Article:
Treebird Branding: One year in a row!
Five hundred twenty-five thousand six hundred minutes. How do you measure a year? We're kidding. . . sort of.
But there’s one big question here. After a year of throwing ourselves and our time and our calories and our brains and our coin into this work, what’s changed?
Well, on the surface, we now have a new employee, graphic designer Paloma Schultz, who had enough of Savannah and decided to make a go of it in the A. She joined Treebird in November and fits right in, which is sort of miraculous, because we’re weird. We have a new office, in the Telephone Factory Lofts, where no dogs bark, lick, or lap-sit as we work. But beyond that, there’s something else that was hard to name for a while, but which lies at the core of what we do and why we do it.
We’re less cynical.
Now that doesn’t mean we aren’t hyper-critical of glibness or ignorance or boorish behavior or bad design or flabby writing or sloppy thinking or the rote following of the status quo. . . we wouldn’t be creative professionals if we comprised those ideals. It just means we regard humanity with a bit more compassion, patience, and empathy.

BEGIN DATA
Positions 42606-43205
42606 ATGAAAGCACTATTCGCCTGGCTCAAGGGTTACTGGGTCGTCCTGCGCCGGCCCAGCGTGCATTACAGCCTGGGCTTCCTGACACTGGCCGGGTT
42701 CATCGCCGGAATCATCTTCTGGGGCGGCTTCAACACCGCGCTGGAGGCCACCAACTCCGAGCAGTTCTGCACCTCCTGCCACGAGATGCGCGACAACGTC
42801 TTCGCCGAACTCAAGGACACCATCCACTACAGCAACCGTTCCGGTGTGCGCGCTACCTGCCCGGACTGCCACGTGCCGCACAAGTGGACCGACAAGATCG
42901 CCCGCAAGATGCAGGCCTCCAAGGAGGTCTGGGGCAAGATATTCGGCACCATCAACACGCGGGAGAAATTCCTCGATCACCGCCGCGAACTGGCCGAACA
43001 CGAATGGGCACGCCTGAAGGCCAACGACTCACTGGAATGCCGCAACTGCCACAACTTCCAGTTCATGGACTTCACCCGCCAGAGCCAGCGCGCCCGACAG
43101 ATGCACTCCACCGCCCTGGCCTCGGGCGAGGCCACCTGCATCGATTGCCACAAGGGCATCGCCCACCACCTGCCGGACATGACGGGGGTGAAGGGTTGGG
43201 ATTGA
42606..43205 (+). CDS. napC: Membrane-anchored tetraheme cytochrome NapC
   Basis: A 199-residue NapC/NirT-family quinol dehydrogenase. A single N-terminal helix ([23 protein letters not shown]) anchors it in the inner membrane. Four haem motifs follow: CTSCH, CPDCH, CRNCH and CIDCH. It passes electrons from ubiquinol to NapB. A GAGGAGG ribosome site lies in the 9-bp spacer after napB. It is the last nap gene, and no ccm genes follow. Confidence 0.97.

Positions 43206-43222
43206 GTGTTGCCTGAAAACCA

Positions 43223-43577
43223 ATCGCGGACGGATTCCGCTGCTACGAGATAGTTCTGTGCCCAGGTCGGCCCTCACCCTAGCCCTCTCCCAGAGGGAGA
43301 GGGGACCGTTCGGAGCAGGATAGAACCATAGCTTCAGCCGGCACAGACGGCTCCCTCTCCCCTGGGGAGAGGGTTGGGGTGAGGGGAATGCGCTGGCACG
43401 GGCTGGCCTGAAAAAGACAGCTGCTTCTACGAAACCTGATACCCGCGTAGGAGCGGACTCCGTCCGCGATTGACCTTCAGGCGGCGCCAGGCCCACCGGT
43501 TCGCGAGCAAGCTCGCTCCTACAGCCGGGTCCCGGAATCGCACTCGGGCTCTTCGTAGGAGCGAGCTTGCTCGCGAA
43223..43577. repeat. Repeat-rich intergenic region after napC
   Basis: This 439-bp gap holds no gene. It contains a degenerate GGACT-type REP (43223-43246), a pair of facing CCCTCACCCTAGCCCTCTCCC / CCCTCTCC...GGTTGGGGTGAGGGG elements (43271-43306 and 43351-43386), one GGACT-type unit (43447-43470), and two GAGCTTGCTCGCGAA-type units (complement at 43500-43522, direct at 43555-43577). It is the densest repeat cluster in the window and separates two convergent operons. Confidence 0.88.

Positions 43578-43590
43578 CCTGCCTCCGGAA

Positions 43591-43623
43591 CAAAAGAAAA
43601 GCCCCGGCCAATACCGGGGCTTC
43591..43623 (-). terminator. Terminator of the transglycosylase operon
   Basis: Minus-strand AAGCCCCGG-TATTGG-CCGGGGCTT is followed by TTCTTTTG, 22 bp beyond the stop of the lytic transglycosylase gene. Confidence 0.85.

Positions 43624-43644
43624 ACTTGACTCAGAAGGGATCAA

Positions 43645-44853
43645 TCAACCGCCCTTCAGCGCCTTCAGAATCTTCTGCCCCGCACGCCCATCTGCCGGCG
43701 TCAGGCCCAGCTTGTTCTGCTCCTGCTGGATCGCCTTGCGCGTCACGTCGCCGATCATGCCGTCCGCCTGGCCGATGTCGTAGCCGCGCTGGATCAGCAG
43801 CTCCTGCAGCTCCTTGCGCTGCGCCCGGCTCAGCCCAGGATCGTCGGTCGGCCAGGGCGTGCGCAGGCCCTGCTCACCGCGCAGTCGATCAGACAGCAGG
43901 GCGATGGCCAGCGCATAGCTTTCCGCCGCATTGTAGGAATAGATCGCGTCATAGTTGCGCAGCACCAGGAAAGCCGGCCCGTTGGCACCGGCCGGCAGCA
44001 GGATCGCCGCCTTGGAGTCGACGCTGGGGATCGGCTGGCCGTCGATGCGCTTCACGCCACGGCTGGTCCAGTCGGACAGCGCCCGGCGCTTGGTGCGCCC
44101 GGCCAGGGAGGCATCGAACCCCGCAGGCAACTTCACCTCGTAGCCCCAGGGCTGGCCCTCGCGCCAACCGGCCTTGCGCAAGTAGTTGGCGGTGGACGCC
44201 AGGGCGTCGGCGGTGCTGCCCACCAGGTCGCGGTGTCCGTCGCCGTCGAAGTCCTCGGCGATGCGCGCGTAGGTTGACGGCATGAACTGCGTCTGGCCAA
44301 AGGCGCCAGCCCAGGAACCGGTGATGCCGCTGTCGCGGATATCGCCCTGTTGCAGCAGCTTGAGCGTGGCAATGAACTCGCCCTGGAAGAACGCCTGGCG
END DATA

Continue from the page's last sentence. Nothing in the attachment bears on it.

As we said on this blog six months ago:
I mean, how fortunate can you be to have the opportunity to take what you love, take what you’re good at and developed and honed over the years, and tell one small corner of the world, “Hey, we love this and we’re good at it and we’ve developed and honed our craft and philosophy over the years,” and have at least some very small portion of that one very small corner say back, “Hey, you’re right. We’re a little bit impressed by you. Let’s work together so that I too can become better and grow and sustain my business.”
Six months later, that still holds true, and so we can cite Confucius and Rent and be sort of ironic about it but mostly, actually, believe in it. And that’s probably the best thing about Treebird: believing in our clients, knowing that they believe in us, and letting good intentions on both sides lead to growth, transformation, and mutual fulfillment.
"But doesn’t branding have to be evil and exploitative?!" I’ve read Naomi Klein! So have we. And we don’t work with Nike, so, there’s that. But if you think about branding as conversation, as clarification, as match-making, as partnership, as earned trust meets passionate artisanship meets expertise and good will, then, evil never even has to come into the equation. What a concept.
Nietzsche said, “Become who you are!”
We’re in the business of doing just that—for ourselves, and for our clients.
With gratitude and fortitude,
The Treebird team